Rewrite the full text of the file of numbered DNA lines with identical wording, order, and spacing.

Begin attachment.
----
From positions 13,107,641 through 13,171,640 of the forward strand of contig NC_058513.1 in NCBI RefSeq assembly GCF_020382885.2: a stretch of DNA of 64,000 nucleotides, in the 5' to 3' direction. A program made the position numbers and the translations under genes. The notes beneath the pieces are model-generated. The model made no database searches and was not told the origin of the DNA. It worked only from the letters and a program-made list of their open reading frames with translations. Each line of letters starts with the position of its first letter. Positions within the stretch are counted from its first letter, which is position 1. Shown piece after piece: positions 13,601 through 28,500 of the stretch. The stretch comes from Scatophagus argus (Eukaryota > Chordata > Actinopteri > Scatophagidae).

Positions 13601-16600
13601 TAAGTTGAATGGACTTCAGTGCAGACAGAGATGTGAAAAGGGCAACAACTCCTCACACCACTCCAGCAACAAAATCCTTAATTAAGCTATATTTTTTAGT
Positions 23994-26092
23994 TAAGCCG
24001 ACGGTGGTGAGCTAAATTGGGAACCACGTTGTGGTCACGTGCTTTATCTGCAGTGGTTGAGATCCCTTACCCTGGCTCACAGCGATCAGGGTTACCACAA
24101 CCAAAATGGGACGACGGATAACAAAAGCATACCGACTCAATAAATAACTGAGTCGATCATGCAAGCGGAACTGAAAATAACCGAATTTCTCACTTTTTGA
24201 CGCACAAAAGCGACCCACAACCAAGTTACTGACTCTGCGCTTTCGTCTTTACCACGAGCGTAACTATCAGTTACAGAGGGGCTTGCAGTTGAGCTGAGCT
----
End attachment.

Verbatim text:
From positions 13,107,641 through 13,171,640 of the forward strand of contig NC_058513.1 in NCBI RefSeq assembly GCF_020382885.2: a stretch of DNA of 64,000 nucleotides, in the 5' to 3' direction. A program made the position numbers and the translations under genes. The notes beneath the pieces are model-generated. The model made no database searches and was not told the origin of the DNA. It worked only from the letters and a program-made list of their open reading frames with translations. Each line of letters starts with the position of its first letter. Positions within the stretch are counted from its first letter, which is position 1. Shown piece after piece: positions 13,601 through 28,500 of the stretch. The stretch comes from Scatophagus argus (Eukaryota > Chordata > Actinopteri > Scatophagidae).

Positions 13601-16600
13601 TAAGTTGAATGGACTTCAGTGCAGACAGAGATGTGAAAAGGGCAACAACTCCTCACACCACTCCAGCAACAAAATCCTTAATTAAGCTATATTTTTTAGT
Positions 23994-26092
23994 TAAGCCG
24001 ACGGTGGTGAGCTAAATTGGGAACCACGTTGTGGTCACGTGCTTTATCTGCAGTGGTTGAGATCCCTTACCCTGGCTCACAGCGATCAGGGTTACCACAA
24101 CCAAAATGGGACGACGGATAACAAAAGCATACCGACTCAATAAATAACTGAGTCGATCATGCAAGCGGAACTGAAAATAACCGAATTTCTCACTTTTTGA
24201 CGCACAAAAGCGACCCACAACCAAGTTACTGACTCTGCGCTTTCGTCTTTACCACGAGCGTAACTATCAGTTACAGAGGGGCTTGCAGTTGAGCTGAGCT